The theory of nursing system establishes nursing agency and the structure of nursing the patient needs and is divided into three types : wholly compensatory, partially compensatory and supportive educative system (Orem et al., 2003). Wholly compensatory defines the inability for self-care agency to meet self-care demands. The patient is unable to practice self-care that meets their body’s needs therefore this is when nursing is needed as a temporary substitute to assist the patient with their self-care needs until they are able to attend to them themselves. Partially compensatory is identified when the patient is able to practice some self-care activities, is not fully dependent on the nurse and the nurse’s role changes to an assistive role. Supportive educative system requires the more minimal amount of nursing assistance as the nurse takes on a more supportive role where they are there to supervise or guide the patient to further strengthen their self-care agency.
The assumptions provided by Orem (1991) toward the theory of nursing system describes the role of the nurse as part of patient care that is time-limited as long as the patient needs assistance in self-care activities until they are able to practice them independently. The theory also includes in its assumption that nursing is a profession that acts within its scope of practice under a governing body that provides a focus to the profession.
Propositions suggested by Orem (1991) to reflect the theory of nursing system include the relationship between the nurse and the patient, who has specific self-care requisites but cannot meet the demands. Nurses in turn, attend to the patient by identifying the patient’s selfcare requisites that need assisting and formulating a care plan to support the patient into practicing independent self-care. Through assessment, the nurse is able to know the patient’s capabilities regarding the patient’s self-care agency therefore will increase or decrease the amount of support given to the patient. Lastly, the theory proposes that the nurse and patient work collaboratively in order for the patient to improve towards meeting their own self-care demand through practice of self-care as independently as possible. Educational Project On Obesity And Diet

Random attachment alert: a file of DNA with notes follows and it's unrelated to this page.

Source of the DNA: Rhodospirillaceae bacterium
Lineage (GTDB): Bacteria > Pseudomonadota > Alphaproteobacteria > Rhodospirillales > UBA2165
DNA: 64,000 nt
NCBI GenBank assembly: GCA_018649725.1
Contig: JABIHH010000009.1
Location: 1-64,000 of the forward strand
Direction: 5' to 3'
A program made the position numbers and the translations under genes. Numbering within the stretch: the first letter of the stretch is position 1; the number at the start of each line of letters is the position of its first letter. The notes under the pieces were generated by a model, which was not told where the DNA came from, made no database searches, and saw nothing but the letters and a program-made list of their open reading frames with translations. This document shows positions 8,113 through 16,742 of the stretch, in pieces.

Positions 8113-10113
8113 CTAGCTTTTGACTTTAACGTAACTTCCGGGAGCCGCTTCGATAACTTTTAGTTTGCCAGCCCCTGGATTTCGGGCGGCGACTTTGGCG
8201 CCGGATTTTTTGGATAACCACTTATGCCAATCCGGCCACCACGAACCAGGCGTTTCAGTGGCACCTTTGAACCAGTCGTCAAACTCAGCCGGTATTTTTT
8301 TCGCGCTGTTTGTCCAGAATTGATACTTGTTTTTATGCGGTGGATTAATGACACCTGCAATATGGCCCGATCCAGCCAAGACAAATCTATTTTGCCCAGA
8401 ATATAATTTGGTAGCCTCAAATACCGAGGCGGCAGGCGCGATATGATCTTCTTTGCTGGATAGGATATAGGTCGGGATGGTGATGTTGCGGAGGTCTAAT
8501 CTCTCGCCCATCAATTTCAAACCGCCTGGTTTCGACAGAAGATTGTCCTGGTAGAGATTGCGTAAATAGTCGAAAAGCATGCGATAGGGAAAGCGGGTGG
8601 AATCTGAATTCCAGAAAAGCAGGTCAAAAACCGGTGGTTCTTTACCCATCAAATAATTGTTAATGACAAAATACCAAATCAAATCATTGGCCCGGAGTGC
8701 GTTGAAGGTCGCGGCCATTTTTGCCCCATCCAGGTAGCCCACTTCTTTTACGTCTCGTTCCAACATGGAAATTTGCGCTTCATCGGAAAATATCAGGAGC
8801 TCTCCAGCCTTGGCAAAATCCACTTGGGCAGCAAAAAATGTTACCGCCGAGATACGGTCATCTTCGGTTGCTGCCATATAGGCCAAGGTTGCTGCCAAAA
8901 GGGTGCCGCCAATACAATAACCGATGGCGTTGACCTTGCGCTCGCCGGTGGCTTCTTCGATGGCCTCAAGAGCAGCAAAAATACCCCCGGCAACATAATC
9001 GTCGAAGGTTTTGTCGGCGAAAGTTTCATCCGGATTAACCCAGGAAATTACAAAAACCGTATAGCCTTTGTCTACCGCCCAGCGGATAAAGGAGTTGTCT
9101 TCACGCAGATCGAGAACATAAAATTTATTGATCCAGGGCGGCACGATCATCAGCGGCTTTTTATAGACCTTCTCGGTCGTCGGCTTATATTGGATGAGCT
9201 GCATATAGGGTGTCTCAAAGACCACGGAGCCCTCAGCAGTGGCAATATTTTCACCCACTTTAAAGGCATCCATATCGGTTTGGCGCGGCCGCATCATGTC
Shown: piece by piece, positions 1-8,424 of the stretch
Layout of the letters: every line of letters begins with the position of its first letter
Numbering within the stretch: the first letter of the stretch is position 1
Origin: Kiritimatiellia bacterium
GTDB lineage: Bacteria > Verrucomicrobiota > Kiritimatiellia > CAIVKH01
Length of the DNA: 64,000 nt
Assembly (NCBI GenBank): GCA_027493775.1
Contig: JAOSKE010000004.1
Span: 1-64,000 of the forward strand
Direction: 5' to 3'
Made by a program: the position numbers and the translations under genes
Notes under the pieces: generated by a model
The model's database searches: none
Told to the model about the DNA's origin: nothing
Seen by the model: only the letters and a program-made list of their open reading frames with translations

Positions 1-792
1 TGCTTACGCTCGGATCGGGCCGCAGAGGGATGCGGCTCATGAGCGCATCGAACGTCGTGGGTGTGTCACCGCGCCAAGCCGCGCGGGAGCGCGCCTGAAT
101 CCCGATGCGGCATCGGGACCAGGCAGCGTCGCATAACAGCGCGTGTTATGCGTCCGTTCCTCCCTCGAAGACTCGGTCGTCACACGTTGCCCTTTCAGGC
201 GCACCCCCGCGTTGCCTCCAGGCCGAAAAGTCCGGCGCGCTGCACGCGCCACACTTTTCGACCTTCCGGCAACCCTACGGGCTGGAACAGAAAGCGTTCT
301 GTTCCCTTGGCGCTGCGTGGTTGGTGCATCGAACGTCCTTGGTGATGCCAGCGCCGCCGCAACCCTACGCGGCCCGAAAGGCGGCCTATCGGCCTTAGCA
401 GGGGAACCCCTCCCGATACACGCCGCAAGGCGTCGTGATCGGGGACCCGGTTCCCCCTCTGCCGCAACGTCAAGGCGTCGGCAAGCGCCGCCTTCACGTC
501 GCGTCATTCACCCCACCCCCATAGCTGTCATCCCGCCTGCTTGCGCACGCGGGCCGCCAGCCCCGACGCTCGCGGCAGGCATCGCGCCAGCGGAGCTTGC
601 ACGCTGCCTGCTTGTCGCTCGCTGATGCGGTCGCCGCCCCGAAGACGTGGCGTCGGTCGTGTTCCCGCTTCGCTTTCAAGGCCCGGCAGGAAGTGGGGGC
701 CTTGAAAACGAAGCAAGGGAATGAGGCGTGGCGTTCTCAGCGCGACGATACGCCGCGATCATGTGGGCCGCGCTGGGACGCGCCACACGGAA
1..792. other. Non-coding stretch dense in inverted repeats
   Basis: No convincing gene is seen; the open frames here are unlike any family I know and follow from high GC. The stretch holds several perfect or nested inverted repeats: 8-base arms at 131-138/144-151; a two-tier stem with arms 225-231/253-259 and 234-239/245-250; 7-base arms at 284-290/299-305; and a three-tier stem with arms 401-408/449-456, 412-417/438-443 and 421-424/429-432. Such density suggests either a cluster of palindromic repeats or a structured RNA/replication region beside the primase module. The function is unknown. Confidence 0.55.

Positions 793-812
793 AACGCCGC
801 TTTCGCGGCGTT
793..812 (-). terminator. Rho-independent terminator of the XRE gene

Graduate Student Project and Orem’s Theory
With the advancement of science and medical interventions, comes prolonged life for the general population. With that said, humans are living longer, resulting in patient populations reaching ages in their 100s, as seen by this writer at the bedside. From this writer’s nursing experience, while the healthcare system provides great care for illness and treats the cause of disease, it has not solved the emerging issues regarding the coping mechanisms of elderly patients as they continue to live their lives at home. The goal of medicine is to treat illness, yet patients come into the hospital system with the admitting diagnosis of “failure to cope.” This brings back the question for the project: How can nurses provide further support for elderly patients when their main concerns revolve around the home as a place of fear for their return? This issue fits well with Orem’s self-care deficit nursing theory because the patient’s inability to cope at home translates to their inability to practice self-care. The elderly person becomes someone who identifies with dependent care and becomes admitted to the hospital due to “failure to cope.” Educational Project On Obesity And Diet
Self-Care Deficit Nursing Theory and Nursing’s Metaparadigm
Orem did not directly relate her theory to the metaparadigm concepts of person, environment, health, and nursing, but she clearly communicated in her writings how each contributed to her theory’s meaning. According to Orem’s (1991) self-care deficit nursing theory, understanding the person is to understand that they initially refer to an individual who is able to provide basic human needs for themselves (self-care agents) through learned experiences, enabling them to practice self-care. The person can also refer to someone who is of dependent status where they are unable to practice self-care as they are incapable of doing so and therefore rely on family or their caregiver to provide their self-care actions for them. The person is also identified as someone who is unable to practice self-care due to medical or health care intervention reasons (Orem, 1991). The person becomes a patient who needs assistance, training, and guidance to be able to practice self-care again with the help of nursing. For the purpose of the project, the person is operationally defined as the patient who is receiving care due to their inability to cope and function at home. The person could be in a position where they are unable to practice self-care with or without support and hence is admitted to a hospital to seek assistance. The main issue for these patients could simply be a lack of energy or being too weak to mobilize and participate in self-care activities. The patients may or may not have underlying medical issues that are causing a lack of participation in their activities of daily living Educational Project On Obesity And Diet